Monday, June 18
(With updated copy in lower half regarding newspaper cuttings and sentencing)
There was no stain or mark on the road. The door at No 15 was unmarked and long since painted over. The ambience of Stanhope Gardens was tranquil.
A couple sat on a ledge backing on to the park; a woman talked on a mobile phone. The weather was cool for a summer’s day, unlike that hot and sticky summer of 1976.
It was the hottest on record and followed a particularly nasty hot summer of 1975, itself a record breaker of sorts.
I was flatting in a formerly plush set of grand, colonnaded buildings facing Cromwell Road in West Kensington. We were on the second floor and had large bay windows overlooking the verdant gardens for which the square was named.
The building rose four storeys but we had a large space and a Queenslander and I shared what was a huge living room at the back of the house.
On that summer’s night, I was cooking dinner of spaghetti mixed with tomato soup. It was a staple diet. I was bare-chested and needed to put on a shirt so went to my room and stooped over to get the shirt off the floor, as that was my wardrobe, just centimetres from my bed — a mattress on the floor.
Then my world was shattered as the whole building shook on its foundations and I was tipped off my axis as a loud boom followed.
This was the bombing season and there was no doubt in my mind that it had arrived at my doorstep. Just a little more than 30 years before it was German bombs raining down but in 1975 the city was gripped by another aggressor — the Irish Republican Army (IRA).
As I regained my senses, I scanned the park and off to my left I saw paper fluttering in the air amidst a coarse, billowing smoke.
Shirtless, I took the stairs three at a time and out on to Cromwell Road and ran the 30m to the corner. I careered into Stanhope Gardens and to the source of the paper and smoke, now dissipating or making a landing on the road and surrounding cars.
There, between two cars, lay a crumpled mess of a man, distorted like a discarded rag doll, part on the road and part on the footpath, or should I say, parts everywhere.
It took little intelligence for my journalistic mind, even as a 22 year-old, to figure out the circumstances of this man’s predicament.
I stooped to offer support and placed my head close to his as I lifted it off the rough surface. Did I need to use my surf lifesaving skills to revive this person? It seemed not as I knew where his future lay. It was not long on this earth.
He looked wanly at me and uttered his name and where he lived. This was all he could mutter as he slipped into unconsciousness. I took in the surroundings. Neither car was damaged. The front door at No 15 was blown in. The windows either side were shattered. My man’s body was in ruins. It was clear to me that he was carrying a bomb and it went off prematurely, assigning him to the martyrs for the IRA cause. It obviously was not what he planned for that evening. His target was elsewhere so many people were unknowingly saved.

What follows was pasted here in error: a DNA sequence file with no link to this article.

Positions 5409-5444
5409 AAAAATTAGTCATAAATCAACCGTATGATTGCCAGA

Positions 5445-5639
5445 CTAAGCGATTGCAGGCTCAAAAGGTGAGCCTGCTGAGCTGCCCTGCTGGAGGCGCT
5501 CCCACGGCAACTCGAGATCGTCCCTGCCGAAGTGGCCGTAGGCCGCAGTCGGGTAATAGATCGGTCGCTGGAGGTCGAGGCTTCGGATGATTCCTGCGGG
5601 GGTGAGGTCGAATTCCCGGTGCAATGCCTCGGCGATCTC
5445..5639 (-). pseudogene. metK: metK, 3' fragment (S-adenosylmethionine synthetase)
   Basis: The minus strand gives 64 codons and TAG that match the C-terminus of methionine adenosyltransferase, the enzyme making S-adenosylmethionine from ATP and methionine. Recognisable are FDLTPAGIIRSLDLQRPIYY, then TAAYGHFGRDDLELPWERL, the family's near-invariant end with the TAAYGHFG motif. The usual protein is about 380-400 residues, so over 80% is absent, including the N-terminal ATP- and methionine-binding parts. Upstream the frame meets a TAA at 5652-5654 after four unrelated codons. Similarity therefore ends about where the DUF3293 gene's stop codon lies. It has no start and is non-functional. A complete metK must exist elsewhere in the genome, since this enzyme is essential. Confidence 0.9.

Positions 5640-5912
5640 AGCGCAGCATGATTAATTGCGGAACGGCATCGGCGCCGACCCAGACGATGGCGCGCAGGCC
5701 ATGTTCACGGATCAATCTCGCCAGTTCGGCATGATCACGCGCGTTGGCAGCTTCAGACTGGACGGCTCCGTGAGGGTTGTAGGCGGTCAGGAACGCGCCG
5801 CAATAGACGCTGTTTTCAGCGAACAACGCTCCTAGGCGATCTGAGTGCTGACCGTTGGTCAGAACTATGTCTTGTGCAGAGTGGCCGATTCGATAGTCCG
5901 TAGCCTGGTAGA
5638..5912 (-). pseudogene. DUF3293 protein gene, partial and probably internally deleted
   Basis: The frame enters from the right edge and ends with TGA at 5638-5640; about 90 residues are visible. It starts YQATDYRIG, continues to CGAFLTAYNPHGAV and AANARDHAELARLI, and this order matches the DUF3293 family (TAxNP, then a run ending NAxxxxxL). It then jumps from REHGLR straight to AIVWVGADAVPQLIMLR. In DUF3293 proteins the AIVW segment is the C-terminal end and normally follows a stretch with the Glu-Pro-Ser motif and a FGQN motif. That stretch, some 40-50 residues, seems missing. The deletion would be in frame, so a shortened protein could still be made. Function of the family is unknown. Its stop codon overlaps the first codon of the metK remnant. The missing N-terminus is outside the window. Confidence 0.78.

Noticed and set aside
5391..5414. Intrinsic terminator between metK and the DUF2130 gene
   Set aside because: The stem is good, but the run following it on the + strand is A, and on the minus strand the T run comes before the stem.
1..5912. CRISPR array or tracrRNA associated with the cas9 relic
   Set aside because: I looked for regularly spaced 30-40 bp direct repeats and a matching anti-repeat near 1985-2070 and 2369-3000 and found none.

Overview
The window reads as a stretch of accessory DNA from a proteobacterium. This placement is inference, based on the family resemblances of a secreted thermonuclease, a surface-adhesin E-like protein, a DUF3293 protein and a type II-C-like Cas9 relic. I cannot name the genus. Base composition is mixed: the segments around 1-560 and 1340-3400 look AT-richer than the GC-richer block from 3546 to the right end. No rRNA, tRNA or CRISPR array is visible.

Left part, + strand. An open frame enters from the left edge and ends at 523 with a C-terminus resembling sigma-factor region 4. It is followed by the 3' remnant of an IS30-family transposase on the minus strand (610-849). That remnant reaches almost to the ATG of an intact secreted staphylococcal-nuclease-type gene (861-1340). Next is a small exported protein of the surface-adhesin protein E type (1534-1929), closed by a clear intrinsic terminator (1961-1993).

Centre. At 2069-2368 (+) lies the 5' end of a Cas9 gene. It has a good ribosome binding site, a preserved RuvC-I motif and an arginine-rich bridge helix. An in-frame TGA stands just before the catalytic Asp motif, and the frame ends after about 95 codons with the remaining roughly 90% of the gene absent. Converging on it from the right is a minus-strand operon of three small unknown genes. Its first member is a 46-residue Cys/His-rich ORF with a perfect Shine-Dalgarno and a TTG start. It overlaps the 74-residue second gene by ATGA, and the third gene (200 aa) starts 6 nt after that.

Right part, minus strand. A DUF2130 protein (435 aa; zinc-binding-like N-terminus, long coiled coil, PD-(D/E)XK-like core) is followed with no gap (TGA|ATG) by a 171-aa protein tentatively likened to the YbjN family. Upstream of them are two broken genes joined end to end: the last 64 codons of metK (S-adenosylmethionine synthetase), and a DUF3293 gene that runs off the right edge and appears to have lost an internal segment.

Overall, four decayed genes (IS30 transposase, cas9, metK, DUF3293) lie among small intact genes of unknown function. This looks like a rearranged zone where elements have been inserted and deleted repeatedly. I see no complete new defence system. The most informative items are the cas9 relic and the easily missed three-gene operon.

The impact of the explosion was in his lower torso. It had torn off his right leg, discarded to one side like a surgeon would in wartime. His innards were ripped from his stomach; his manhood pulped. His right hand had disappeared (only to be found later by my Queensland flatmate several houses away and with the glove intact).
As the first person on the scene, I heard little around me until a man, apparently a policemen in plain clothes, gripped my shoulder and dragged me backward. “Get out of here.”
“But he gave me some information…”
“Get out of here. Everybody run!”
“But he gave….”
I got the hint and ran home, retracing my frantic footsteps of minutes earlier. The spaghetti was on the stove. Had I turned off the gas?
It was time for dinner and I returned to my culinary ministrations.
The Queenslander wobbled into the room.
“How can you eat food at a time like this?”
“It’s dinner time, mate!”
With this reply, he proceeded to project his lunch onto the kitchen floor. Sick and bending over, he told me of finding the hand. Apparently he had followed me from the flat.
The spaghetti looked a lot like what I had just witnessed but then, I had a season in a slaughter works in New Zealand and it was the norm to see such carnage.
I took my dinner and opened the huge window and followed the mayhem in the street below and to my left. Police were evacuating the four terraces to our left but felt we must have been safe halfway down the square.
Police were rushing everywhere by now. Television cameras had turned up but they were kept at bay on Cromwell Road outside the cordon that now crippled the main arterial route. I checked my small television and watched the updates. One reporter even interviewed “the first man on the scene”. What he said was total rubbish and obviously grabbing at a chance for his 15 minutes of fame. He said he was dining in a restaurant around the corner and managed to get to the scene first. The nearest restaurant is hundreds of metres away.
The police were cautious, and rightfully so, but I knew that it was unnecessary.
This was the time that that the IRA had “invented” a cruel twist to bombings — the secondary bomb. A bomb would explode but when the rescuers moved in the main bomb would ignite and tear asunder a greater number than the original bomb. This is why the copper had urged us to piss off.